Behringer BCR 2000
It lets you move real faders and turn real knobs to control all the virtual gear in Cubase, Cakewalk, Logic Audio and other major audio software. It\'s the intuitive way to control and create music with a real hands-on feel. The BCR2000 is an innovative, hands-on control surface with an additional 24 endless rotary encoders for the ultimate control of virtual synths, samplers, effects and signal processors. Tired of using the mouse to turn knobs How about more intuitively controlling your sy... Read more
Part Numbers: 000-24508-00000, BCR-2000, BCR2000
UPC: 04033653030328, 4033653030328
[ Report abuse or wrong photo | Share your Behringer BCR 2000 photo ]
Behringer BCR 2000 - Guide De Programmation, size: 2.1 MB
Behringer BCR 2000
Behringer BCR2000: Don& 39;t Be Daft, Punk Behringer& 39;s Alright
User reviews and opinions
No opinions have been provided. Be the first and add a new opinion/review.
The following users manual is intended to familiarize you with the units control elements, so that you can master all the functions. After having thoroughly read the users manual, store it at a safe place for future reference.
2. INTRODUCTION TO MIDI
2.1 MIDI control for beginners
Application possibilities for both B-CONTROL models, the BCF2000 and the BCR2000, are truly wide-ranging. Well start with a couple of general explanations and examples that should quickly let you get a good understanding of MIDI basics. What exactly does the B-CONTROL do? Simply put, this a remote control for all kinds of MIDI equipment. Using the faders (BCF2000 only), encoders (infinitely variable rotary controls) and keys, an entire array of control functions can be performed. Adjusting these parameters, you can control various functions of external (hardware or software) equipment in real time. For example, countless software mixers, sound generators or effects can be remotely controlled. With these software applications, you are dealing with simulations of real equipment in your computer, whereby they are visually represented on the computer screen, while the computer takes over the function of replicating their respective functions. And how does it work? You can assign particular MIDI data to each control element on the B-CONTROL; for example, you can assign the so-called MIDIController 7 (CC 07) that adjusts the volume of a MIDI device to one of the controls on your BCF2000/BCR2000. If you move/ turn the corresponding control on your B-CONTROL, you can hear how the volume on the receiving MIDI device also changes (provided it is also connected to an audio output). Keep the following in mind:
1.1 Before you get started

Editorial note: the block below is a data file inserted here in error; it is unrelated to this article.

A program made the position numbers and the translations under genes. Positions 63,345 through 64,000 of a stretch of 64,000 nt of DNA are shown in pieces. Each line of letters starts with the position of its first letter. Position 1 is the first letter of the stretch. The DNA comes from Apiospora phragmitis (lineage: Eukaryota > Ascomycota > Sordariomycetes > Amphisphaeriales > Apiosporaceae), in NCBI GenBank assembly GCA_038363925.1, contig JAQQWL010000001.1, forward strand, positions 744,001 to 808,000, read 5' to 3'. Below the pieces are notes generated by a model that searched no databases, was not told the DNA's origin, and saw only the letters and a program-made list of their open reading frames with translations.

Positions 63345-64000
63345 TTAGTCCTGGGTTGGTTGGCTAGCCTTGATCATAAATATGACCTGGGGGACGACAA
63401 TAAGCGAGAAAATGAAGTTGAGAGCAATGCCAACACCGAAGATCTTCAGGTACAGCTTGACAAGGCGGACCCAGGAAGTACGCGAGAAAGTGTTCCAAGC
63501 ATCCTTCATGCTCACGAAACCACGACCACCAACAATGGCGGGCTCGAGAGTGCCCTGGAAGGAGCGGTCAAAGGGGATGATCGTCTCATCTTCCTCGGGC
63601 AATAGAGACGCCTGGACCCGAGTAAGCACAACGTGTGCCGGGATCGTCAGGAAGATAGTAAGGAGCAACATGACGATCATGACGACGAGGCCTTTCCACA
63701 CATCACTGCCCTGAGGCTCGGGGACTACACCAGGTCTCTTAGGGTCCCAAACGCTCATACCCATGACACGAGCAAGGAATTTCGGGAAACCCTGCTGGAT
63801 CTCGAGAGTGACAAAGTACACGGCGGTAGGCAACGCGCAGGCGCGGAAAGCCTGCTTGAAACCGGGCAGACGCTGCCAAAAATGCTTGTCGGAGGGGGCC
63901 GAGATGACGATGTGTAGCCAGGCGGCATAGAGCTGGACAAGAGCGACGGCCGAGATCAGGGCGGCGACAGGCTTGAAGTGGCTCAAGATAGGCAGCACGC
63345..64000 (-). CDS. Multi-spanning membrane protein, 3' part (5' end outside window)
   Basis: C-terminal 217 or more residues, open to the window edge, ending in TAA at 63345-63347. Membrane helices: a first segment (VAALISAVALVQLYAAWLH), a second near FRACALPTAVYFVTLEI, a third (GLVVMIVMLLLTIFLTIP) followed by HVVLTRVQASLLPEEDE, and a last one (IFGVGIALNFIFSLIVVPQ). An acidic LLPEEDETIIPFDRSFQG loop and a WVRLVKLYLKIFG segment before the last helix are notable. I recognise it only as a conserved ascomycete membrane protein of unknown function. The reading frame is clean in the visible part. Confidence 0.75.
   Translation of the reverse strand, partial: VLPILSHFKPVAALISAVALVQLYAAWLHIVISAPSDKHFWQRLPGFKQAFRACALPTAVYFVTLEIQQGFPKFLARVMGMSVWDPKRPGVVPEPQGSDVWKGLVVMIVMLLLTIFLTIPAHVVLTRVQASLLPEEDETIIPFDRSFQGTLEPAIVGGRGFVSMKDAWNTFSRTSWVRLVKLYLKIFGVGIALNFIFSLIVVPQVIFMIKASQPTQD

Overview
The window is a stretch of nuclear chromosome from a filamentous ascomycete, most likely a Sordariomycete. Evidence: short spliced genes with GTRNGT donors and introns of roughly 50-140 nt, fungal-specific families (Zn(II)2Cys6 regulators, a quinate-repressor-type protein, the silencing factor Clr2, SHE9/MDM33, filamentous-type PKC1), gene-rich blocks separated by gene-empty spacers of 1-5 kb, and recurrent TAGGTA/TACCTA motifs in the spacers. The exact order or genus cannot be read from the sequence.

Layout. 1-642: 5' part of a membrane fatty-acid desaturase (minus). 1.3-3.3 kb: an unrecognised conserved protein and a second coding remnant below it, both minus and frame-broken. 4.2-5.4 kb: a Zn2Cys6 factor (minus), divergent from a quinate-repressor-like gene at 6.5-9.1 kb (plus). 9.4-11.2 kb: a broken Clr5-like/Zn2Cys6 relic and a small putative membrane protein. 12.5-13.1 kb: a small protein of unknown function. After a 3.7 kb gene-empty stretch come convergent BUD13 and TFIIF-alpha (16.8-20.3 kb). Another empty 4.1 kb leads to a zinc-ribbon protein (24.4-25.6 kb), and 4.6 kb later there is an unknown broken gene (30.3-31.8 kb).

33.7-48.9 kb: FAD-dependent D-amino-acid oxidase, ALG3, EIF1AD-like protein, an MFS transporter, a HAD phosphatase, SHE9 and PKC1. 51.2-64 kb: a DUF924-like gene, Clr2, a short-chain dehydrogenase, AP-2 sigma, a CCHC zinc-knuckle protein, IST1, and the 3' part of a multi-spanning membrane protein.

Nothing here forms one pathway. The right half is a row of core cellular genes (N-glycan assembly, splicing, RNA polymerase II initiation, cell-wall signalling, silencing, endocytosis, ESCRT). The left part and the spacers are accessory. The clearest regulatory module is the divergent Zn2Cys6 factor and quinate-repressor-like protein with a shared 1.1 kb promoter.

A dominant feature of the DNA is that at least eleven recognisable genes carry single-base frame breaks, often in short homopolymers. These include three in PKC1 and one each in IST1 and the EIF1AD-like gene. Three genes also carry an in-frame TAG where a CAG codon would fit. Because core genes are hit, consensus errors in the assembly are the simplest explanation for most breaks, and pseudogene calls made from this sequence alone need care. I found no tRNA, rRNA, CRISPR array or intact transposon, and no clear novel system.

The B-CONTROL was carefully packed at the assembly plant to assure secure transport. Should the condition of the cardboard box suggest that damage may have taken place, please inspect the unit immediately and look for physical indications of damage.
Damaged equipment should NEVER be sent directly to us. Please inform the dealer from whom you acquired the unit immediately as well as the transportation company from which you took delivery of the unit. Otherwise, all claims for replacement/repair may be rendered invalid. To assure optimal protection of your B-CONTROL during use or transport, we recommend utilizing a carrying case. Please always use the original packaging to avoid damage due to storage or shipping. Never let unsupervised children play with the B-CONTROL or with its packaging. Please dispose of all packaging materials in an environmentally-friendly fashion.
+ + + +
MIDI data is only control data and contains no audio information!
1.1.2 Initial operation
Please make sure the unit is provided with sufficient ventilation, and never place the B-CONTROL on top of an amplifier or in the vicinity of a heater to avoid the risk of overheating. A power supply unit which meets the necessary safety requirements is enclosed for connecting the B-CONTROL to the mains.
What settings do I have to make? Where? How? Often, you can assign MIDI control data numbers, the so-called control change or CC numbers, to individual MIDI parameters. Thats particularly the case with music software such as software sequencers, mixers and sound generators as well as the so-called plug-ins (effect units or sound generators integrated into the software). Basically, you have 2 options: You either set the desired control numbers at the B-CONTROL and transmit them to the software you are controlling, or you can set the desired control data directly on your MIDI device and let the B-CONTROL receive the information about number assignment using the LEARN procedure. Example: On a software synthesizer, you want to control filter frequency, filter resonance and volume using the MIDI controllers 5, 6 and 7. To receive MIDI data, youll need to perform the following settings on your software synthesizer:
Please take a few minutes and send us the completely filled out warranty card within 14 days of the date of purchase to assure unproblematic warranty processing in the future. You may also register online at www.behringer.com. The serial number needed for the registration is located at the top of the unit. Failure to register your product may void future warranty claims.
s s s set filter frequency to CC 05 set filter resonance to CC 06 (receive) set volume to CC 07 (receive)
2.2 The MIDI standard